Liquidity versus solvency
Liquidity is another factor to take into consideration. 

Liquidity is a business’s ability to meet its short-term financial obligations, e.g. annual insurance costs, money owed to suppliers. 

Solvency, on the other hand, is the ability to meet long-term obligations, such as longer-term loan payments. 

If the business has more debt than assets, it is considered insolvent, even if it has high liquidity and is able to meet its shorter-term financial obligations. 

What should you do if your financial statements say your company is insolvent?
Firstly, if your accountant brings to your attention that your company is insolvent according to the financial statements, contact them to seek clarification. 

It does not necessarily mean that your business is about to be put into liquidation. 

As explained above in the property company example, often there is no cause for alarm because in reality, the value of the assets exceeds the liabilities of the company. 

In other cases, the liabilities are loans the shareholders have made to the company, and so it is very unlikely you’d call in those loans and make your company truly insolvent. However, it is an alert that you might need to put some measures in place. 

On rare occasions, a company could truly be on the verge of liquidation, and you should seek immediate help to manage this in the best possible way. 

A financially healthy company will have good short-term liquidity and long-term financial solvency, which is of course what we wish for all of our clients.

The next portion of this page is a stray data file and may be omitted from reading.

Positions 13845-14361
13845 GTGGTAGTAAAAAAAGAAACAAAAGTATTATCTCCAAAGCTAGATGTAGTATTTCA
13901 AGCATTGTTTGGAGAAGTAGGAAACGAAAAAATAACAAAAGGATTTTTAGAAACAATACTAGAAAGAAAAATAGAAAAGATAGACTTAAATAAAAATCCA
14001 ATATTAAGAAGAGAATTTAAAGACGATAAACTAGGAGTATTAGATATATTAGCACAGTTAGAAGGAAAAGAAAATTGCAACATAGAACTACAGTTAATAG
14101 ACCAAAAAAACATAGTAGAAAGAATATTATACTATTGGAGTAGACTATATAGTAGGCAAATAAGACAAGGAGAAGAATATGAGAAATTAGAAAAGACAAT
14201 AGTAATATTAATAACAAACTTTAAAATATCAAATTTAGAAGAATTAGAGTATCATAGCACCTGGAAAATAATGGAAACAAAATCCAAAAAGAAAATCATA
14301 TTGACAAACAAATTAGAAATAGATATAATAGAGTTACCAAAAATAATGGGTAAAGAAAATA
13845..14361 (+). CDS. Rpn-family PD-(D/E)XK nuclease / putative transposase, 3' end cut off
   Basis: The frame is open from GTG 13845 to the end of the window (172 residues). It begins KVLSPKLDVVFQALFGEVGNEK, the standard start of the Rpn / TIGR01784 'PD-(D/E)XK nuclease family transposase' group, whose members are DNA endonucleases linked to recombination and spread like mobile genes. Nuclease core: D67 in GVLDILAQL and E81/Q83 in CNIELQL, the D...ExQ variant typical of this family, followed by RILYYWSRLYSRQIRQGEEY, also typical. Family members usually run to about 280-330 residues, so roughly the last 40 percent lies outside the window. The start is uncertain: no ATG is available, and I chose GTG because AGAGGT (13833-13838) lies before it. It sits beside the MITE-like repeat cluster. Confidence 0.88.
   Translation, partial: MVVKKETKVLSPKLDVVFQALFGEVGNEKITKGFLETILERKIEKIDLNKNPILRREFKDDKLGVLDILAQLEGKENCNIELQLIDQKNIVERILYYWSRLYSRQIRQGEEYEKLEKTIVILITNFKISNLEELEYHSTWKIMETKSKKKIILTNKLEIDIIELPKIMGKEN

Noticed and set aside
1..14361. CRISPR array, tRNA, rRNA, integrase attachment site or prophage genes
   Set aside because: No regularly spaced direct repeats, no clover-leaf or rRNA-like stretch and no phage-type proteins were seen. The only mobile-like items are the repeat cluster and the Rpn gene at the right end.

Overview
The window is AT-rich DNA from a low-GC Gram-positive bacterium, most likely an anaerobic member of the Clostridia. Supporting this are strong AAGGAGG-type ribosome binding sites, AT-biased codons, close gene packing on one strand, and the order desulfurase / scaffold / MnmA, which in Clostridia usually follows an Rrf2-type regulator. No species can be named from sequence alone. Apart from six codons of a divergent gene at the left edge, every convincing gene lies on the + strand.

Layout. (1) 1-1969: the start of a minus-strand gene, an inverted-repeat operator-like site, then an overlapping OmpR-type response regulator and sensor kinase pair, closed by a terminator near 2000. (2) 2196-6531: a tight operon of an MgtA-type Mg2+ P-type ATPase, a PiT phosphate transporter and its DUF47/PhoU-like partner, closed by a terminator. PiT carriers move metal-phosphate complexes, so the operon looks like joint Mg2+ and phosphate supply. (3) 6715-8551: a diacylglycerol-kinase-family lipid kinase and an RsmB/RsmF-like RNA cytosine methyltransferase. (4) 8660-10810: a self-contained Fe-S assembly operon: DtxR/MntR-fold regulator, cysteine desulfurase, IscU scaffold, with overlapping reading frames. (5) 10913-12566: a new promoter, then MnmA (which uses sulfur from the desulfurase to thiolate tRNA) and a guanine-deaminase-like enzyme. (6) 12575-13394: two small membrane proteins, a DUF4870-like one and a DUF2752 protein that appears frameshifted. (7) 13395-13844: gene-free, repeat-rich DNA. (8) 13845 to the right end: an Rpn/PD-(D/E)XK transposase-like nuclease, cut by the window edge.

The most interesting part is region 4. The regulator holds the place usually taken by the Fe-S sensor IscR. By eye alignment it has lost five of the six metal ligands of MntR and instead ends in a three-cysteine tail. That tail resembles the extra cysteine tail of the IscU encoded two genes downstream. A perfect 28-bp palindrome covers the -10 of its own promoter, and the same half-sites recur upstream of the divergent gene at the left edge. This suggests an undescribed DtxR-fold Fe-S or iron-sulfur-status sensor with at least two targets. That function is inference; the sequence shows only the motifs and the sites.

If you are concerned about the solvency position of your business, there are two things you should not do: 1) panic, or 2) bury your head in the sand and ignore the issue. 

What you should do is seek help from experts in this area. Please contact us at GRA if you would like to discuss this further, or if you require assistance in relation to the solvency of your business

Anna Loginova
Anna Loginova
Client Services Manager
© Gilligan Rowe & Associates LP

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Disclaimer: This article is intended to provide only a summary of the issues associated with the topics covered. It does not purport to be comprehensive nor to provide specific advice. No person should act in reliance on any statement contained within this article without first obtaining specific professional advice. If you require any further information or advice on any matter covered within this article, please contact the author.

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Salesh Chand is great to deal with on asset planning, tax planning and discussing wider business and market implications.  Day to day I deal more with Alex Gackovich who is very responsive.  Their combined knowledge plus that of the wider GRA team is impressive. 

- Ben Robinson, October 2023